So, a bit of context first! These are two of my D&D characters, Share and Buttermilk.
Share is a character I made a while ago. She’s a summer eladrin and a hexblade warlock – but she’s set up to play more like a paladin (she wields a greatsword and can do smites). Her basic backstory is that she’s in training to be a knight for Queen Titania of the Summer Court. She got sent out to the material plane so she could gain experience before being sworn in as a full knight.
I played her in a few one-shot games and she’s a lot of fun. She’s an excitable, impulsive teenager who’s mostly interested in acquiring cakes and pastries.
I later introduced her as an NPC in my campaign – mostly as a mechanism for having the party end up in the feywild. While there, she was kidnapped by an enemy of the Queen and the party had to find a way to get themselves home (but that’s another story).
More recently, the party returned to the feywild to speak with Queen Titania. There they encountered Share again (now escaped from her kidnapper) and Buttermilk, who she introduced as her girlfriend.
Buttermilk came about thanks to the release of the Mythic Odysseys of Theros book leading me to create a satyr bard of the college of eloquence. I love the idea of making a character who eschewed the standard of having bards be musical. Instead making her a poet and focusing on spells based around speaking. (Building up to having all the “Power Word …” spells at later levels. That’s a hell of a poem!)
With no upcoming games to use her in as a player, into the campaign she went as an NPC!
Chrissie (one of the players in my campaign, but also a very lovely friend and a great DM – she ran all of the games where Share had previously appeared) loved her immediately and wanted to know more about her and Share’s relationship. So, rather than sending endless snippets over messenger, I ended up writing what you can read below.
Hopefully people enjoy it and maybe I’ll write more about building each of them as characters in the future. And maybe a little bit about using them as NPCs.
“What are you reading?”
Buttermilk looked up into the sun. Not the bland, artificial blaze of the carefully woven magic that kept the courtyard in perpetual perfect summer, but the face of a girl she’d known for so long that her appearance should seem mundane.
The courtyard was always meant to be an ideal, pleasant temperature, but as Share stood close behind her, bending down to look at the book in her hands, Buttermilk felt trapped within her clothes. Was this jacket always two sizes too small?
“Just … just poems,” she managed to squeak out, unable to take her eyes off the golden, radiant shoulder inches from her face. “Not anything, um, exciting …”
“Oh, some poems are exciting!” Share vaulted the bench and came to rest perched on the back, her feet touching down beside Buttermilk. Buttermilk leant back, managing to turn her attention from the parts of Share that had just reached eye level. “I read a good one once where a guy killed a monster and then the monster’s mum. It was kinda long though.”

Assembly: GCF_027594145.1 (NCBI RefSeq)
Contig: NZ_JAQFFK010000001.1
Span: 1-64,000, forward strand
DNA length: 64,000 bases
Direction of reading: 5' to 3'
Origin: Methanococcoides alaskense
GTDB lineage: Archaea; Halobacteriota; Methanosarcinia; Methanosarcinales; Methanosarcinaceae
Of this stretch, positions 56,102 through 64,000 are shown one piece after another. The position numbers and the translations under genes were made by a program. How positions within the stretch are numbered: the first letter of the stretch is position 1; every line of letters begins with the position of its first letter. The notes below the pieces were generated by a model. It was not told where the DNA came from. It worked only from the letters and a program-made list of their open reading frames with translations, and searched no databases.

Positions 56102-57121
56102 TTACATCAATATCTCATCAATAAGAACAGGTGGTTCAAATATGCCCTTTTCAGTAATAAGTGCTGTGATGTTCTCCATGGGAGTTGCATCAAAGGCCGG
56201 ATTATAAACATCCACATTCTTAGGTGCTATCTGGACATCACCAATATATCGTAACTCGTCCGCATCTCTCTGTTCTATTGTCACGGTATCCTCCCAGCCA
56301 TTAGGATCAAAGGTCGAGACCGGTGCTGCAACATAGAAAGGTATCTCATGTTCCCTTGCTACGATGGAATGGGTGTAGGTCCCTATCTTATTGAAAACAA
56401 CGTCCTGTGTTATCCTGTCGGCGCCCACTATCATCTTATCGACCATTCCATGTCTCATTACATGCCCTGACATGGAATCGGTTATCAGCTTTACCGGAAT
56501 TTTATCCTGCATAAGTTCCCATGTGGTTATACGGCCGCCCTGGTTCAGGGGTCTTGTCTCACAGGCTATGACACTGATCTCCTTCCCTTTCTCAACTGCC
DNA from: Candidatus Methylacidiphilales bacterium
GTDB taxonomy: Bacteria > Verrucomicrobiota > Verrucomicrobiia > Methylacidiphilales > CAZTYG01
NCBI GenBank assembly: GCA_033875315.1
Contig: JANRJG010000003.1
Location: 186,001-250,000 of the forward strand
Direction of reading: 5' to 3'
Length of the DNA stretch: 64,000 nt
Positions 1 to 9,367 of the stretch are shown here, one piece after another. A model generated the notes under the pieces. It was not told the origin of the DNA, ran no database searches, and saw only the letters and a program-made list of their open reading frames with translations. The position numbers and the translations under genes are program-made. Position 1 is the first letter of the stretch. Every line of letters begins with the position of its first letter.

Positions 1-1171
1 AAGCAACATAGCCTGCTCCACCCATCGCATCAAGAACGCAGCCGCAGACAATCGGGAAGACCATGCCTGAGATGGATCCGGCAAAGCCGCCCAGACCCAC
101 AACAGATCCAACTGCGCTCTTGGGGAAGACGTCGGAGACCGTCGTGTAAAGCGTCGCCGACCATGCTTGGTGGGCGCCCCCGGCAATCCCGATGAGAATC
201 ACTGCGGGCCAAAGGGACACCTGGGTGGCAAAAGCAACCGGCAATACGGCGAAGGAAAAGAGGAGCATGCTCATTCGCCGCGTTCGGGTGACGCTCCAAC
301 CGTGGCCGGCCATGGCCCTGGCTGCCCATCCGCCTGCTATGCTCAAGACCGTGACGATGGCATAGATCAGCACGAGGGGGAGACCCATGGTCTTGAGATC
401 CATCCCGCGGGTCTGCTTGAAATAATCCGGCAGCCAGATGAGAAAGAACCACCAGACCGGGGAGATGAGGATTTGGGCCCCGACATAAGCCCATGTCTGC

“Yes, I’ve read that one.” Buttermilk looked at her, bemused. “We studied it together.”
“Right! You helped me write my essay.” Share broke into a grin that could let her get away with anything – and often did. It was the reason Buttermilk had written that essay and several others before it. Buttermilk had seen it countless times but it still worked – probably better on her than anyone else. “What are your book poems about?”
“These are …” Buttermilk panicked. This was going to take a tremendous amount of focus to say casually. To not stutter. To not act like a damn obvious idiot. “You know. Romance poems.”
“Oh, right. ‘Your face is like the sun’ sort of stuff, yeh?” Buttermilk stayed silent, trying to think of anything but what her heart was screaming at her, for fear that Share had either been learning psychology or telepathy. She was unsure which would be worse. “I never got that stuff when we read it. If you love someone, you show them. You don’t write it all down.”
“Some people are …” Buttermilk paused, feeling, as she so often did when Share was around, like a special kind of idiot. The kind who has a ridiculous crush on a girl who would probably never understand any attempt you could make to tell her how you feel. “Some people are better at words.”
“That’s why I got you to do my essay,” Share said with a laugh, hopping off the bench. The way her dress moved convinced Buttermilk that she’d never be good enough with words to do it justice. Definitely not if she ever had to say those words aloud. “Let me know if you find any other cool poems like that though. About monsters and battles and knights and stuff.”
“Ok, I’ll–” Buttermilk froze as she felt Share’s fingers in her hair. She knew this was Share being playful. Messing with her. Ruffling her hair like Buttermilk’s uncle did every time she said something that suggested she had an opinion of her own.
But she couldn’t help it. This was bliss. This was more than bliss. This was something a word hadn’t been invented for in any of the languages Buttermilk spoke. Share was the sun and this was … “Buh,” Buttermilk managed to say.
Perfect end to a sentence right there. Stick it in a poem and win some awards.
Share cocked her head. “You’re a dork, Butt. See you later!” With a wave and a twirl she was striding towards the doors leading out of the courtyard and deeper into the palace. Buttermilk watched her go and then looked down at her book in disdain.
“Shit book,” she muttered as she slammed it closed. “Not good enough at all.”
Buttermilk picked up her pen and scratched out a word, replacing it with something better. Maybe. Was it really better? She stared at it – it looked better. “Pushing onward,” she muttered to herself. It sounded kind of the same.
She read through the entire poem again. It seemed to work in the same way as the original – as much as she understood it. It went against all she had learned about writing, but she’d enjoyed the challenge, hadn’t she? Reading widely was the key to finding her voice as a writer – definitely something she had heard once.